Thursday, January 03, 2008

Greece/Macedonia issue cries for a solution

Following a Greek threat to veto the admission of the Former Yugoslav Republic of Macedonia (Fyrom) into Nato, UN mediator Matthew Nimetz announced new, intensified negotiations between the two sides to settle the nearly 20-year-old Fyrom name dispute. The talks will be based on a set of ideas Nimetz presented to the two sides on November 1, which apparently include that Fyrom use another name internationally other than its constitutional name of Republic of Macedonia.

Nimetz mentioned Kosovo in enumerating the benefits of resolving the name dispute, many of which are routinely cited by Greek diplomacy in calling on Skopje to compromise.

"There are some international issues that cannot be solved, but this is one that cries out for a solution because the positives of solving it are so great. Excellent relations between the two neighbours can be achieved, a much better economic relationship and much more economic development. The Nato and EU process [Fyrom's membership applications] would be enhanced. Stability in light of what's happening in Kosovo and other areas of the region would be enhanced," the American diplomat said after talks with Foreign Minister Dora Bakoyannis in Athens on December 5.

"If it's not resolved, [there is] constant irritation, constant bickering and all sorts of disputes are created," Nimetz said.

While the envoy said he is not working on a timetable, he stressed the benefits of moving quickly. "The reality of the situation, the statements made, and the processes of Nato, the Kosovo situation and the EU process all in my mind lead to the conclusion that dealing with this in the shorter term rather than the longer term is very advantageous to everyone," Nimetz said.

Fyrom Foreign Minister Antonio Milososki is to host talks between Greek negotiator Adamantios Vassilakis and Fyrom counterpart Nikola Dimitrov in Skopje in January. If that goes well, Bakoyannis will host a second round in Athens soon thereafter.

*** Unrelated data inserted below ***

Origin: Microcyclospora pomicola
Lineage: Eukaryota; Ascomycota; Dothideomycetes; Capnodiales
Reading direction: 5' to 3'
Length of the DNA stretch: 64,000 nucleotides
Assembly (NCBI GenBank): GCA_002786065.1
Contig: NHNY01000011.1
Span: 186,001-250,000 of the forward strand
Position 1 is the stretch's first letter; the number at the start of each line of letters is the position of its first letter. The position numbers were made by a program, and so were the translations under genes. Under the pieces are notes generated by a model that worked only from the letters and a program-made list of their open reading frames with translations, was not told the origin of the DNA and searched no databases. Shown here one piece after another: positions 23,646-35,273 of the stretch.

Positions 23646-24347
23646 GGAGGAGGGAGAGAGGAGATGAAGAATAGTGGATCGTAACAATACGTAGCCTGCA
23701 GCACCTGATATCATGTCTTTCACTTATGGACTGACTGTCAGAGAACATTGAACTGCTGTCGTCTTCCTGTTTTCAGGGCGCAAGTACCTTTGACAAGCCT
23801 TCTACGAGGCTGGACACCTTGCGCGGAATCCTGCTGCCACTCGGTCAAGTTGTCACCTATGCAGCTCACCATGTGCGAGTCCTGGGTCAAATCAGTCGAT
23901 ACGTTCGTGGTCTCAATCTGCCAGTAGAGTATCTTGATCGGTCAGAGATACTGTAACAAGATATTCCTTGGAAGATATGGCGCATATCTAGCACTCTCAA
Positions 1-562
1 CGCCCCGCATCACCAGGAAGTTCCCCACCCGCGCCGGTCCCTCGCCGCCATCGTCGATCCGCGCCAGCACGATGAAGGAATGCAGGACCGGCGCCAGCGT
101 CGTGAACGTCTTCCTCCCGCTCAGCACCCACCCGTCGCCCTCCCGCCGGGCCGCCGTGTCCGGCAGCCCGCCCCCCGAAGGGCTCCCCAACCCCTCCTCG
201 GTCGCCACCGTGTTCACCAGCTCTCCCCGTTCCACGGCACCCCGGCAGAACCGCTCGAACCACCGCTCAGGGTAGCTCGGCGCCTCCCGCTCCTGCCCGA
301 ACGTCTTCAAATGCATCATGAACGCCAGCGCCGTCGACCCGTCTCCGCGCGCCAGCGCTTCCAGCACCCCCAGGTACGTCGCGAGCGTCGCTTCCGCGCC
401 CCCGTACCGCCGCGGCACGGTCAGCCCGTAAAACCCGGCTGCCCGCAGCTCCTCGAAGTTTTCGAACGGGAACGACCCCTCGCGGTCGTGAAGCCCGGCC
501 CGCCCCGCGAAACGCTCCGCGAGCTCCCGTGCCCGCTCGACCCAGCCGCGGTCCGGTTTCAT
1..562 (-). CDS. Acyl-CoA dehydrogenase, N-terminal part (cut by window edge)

Nimetz confirmed that ideas about a possible name were floated during his talks in Skopje and Athens, but no details were made public. "If the dispute is about the name, you've got to talk about the name," he said.

Fyrom Premier Nikola Gruevski began the process with a hard line, rejecting any possibility of changing his country's name internationally one day after Nimetz presented his initial suggestions to the parties on November 1 in New York. Skopje has so far insisted it is prepared to allow only Greece to call it something different.

Greece insists that a solution must rest on a composite name, possibly including a geographic marker. Nimetz's last specific proposal in 2005 was Republika Makedonije-Skopje, which was rejected by Fyrom.

At the same time, Greek diplomacy appears to be making its first, bold moves to sway public opinion in Fyrom, which is largely against changing the country's constitutional name, especially since over 100 countries have recognised it as "Republic of Macedonia".

In a December 2 interview with the Skopje newspaper Utrinski Vesnik, Bakoyannis said that Greece approaches negotiations in a spirit of good faith and underlined the economic and political advantages of a settlement. She also stressed that Skopje, under a 1995 interim agreement that gave the country the awkward name of Fyrom internationally, has undertaken to work toward a name settlement.

Asked by the Athens News if the two sides still stand by the interim agreement, Nimetz, who helped draft the accord, was emphatic.

"I haven't heard anyone on either side say they don't respect the interim agreement. The agreement has a lot of provisions in it, and whether people observe it or not is a matter of interpretation," he said.

Greece has threatened to veto Fyrom's Nato entry, despite the fact that the accord allows Skopje to enter international organisations as Fyrom, saying that Skopje has breached key parts of the accord, including the requirement to work toward a name settlement and refrain from propaganda at the other party's expense.

"I think there is a great interest internationally in getting the issue solved. I have spoken to other governments - the US and different countries - and there is a heightened desire by everyone to get a solution," Nimetz said.

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